John Skipper doesn’t.  He’s the President of ESPN, and by all accounts was the point person in bringing Olbermann into his Disney-made submarine to protect them from the napalmed rivers and back to the WWL.  You see, as much as Olbermann is the main problem – and he is the main problem – he would be doing podcasts from his garage were it not for powerful people in the media dazzled by his genius and his brand.  In that Letterman clip he mentioned that three of the companies he was fired from hired him back (and of course now it’s four), and he thought that meant … something before he shrugged.  Well, Mr. Olbermann, maybe I can actually give you some information that you don’t know: It means that the egos that run those companies are enabling your condescending ass because they know you can bring them ratings, buzz and money.  And they know that the day-to-day obstacle course of walking on eggshells around your capricious soul is nothing they have to worry about from their top-floor offices.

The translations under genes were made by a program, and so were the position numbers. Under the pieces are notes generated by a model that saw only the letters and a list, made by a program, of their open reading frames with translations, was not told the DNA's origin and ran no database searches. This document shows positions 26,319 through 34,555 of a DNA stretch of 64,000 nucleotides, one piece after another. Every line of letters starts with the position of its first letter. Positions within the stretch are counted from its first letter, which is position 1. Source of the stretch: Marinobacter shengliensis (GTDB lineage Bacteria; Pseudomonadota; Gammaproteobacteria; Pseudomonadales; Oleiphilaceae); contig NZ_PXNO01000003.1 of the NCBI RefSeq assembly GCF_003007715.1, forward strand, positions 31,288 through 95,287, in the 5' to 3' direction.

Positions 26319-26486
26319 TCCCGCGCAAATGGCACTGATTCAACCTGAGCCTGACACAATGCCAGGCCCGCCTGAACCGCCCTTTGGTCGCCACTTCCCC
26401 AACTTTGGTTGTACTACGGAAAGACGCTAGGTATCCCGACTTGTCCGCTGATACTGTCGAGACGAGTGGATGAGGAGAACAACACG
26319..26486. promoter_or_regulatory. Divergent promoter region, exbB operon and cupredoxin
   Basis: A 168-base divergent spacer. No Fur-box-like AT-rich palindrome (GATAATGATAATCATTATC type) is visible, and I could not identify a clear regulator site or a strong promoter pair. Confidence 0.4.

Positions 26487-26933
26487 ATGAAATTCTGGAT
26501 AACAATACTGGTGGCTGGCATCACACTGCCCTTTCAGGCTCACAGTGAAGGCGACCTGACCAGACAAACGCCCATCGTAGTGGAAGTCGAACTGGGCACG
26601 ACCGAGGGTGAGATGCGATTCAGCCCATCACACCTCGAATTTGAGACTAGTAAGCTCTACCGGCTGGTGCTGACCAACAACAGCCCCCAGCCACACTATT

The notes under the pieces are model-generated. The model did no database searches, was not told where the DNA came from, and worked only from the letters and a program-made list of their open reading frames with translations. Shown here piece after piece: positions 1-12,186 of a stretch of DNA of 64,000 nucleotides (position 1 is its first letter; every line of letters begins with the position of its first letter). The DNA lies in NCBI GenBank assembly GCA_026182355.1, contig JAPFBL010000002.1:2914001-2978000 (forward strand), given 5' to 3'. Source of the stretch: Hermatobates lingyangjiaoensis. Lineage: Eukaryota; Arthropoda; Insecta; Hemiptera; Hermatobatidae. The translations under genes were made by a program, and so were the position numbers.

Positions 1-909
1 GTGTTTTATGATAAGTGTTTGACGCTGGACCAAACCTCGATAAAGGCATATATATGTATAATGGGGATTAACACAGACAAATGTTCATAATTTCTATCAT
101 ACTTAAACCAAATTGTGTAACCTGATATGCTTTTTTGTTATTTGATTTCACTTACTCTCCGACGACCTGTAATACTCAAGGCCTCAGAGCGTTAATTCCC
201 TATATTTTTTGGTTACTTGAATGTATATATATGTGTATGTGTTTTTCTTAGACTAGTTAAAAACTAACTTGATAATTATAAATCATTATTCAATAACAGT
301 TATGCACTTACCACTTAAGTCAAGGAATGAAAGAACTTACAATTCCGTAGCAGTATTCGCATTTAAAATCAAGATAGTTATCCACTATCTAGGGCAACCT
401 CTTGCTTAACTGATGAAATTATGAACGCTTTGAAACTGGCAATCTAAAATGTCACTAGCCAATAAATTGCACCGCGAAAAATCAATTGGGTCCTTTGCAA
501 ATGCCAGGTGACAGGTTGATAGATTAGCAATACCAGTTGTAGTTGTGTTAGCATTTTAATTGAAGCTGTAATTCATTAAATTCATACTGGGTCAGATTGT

Now, there have been some changes from Keith Olbermann’s first stint with ESPN.  It looks like Skipper has carved out a time slot and full editorial independence for him and his show, which, by the way, originates from Times Square, not Bristol, Conn., ESPN’s world headquarters and a city Olbermann famously called a “Godforsaken place.”  Apparently at the Worldwide Leader, not being able to work well with others gives you your own studio in a world capital and the opportunity to do whatever the hell you want to do.

But do you really think this is going to last?  The most troubling aspect to Keith Olbermann is his entitled glee of punching down towards entry-level workers and across to his peers, but it’ll be his addiction to punch up towards management that’ll be his undoing, again.  So I will offer this prediction: By the end of this year, Deadspin will get a scoop that there’s already tension within the set of Olbermann and that, surprise, surprise, the titular head is at the center of it all.  As has been his pattern, he will conclude that ESPN has supplied him with idiots for employees when in fact those people are incredibly skilled and only make the mistake of being human and not fulfilling the lofty-to-the-point-of-imaginary standard of “professionalism” only Keith Olbermann can even see, let alone attain.  After a meeting with Skipper to calm down, he baits him by making snide remarks about ESPN’s sports partners, such as the NFL, or even goes ahead and insults Skipper.  Mark my words, Olbermann will not last twelve months.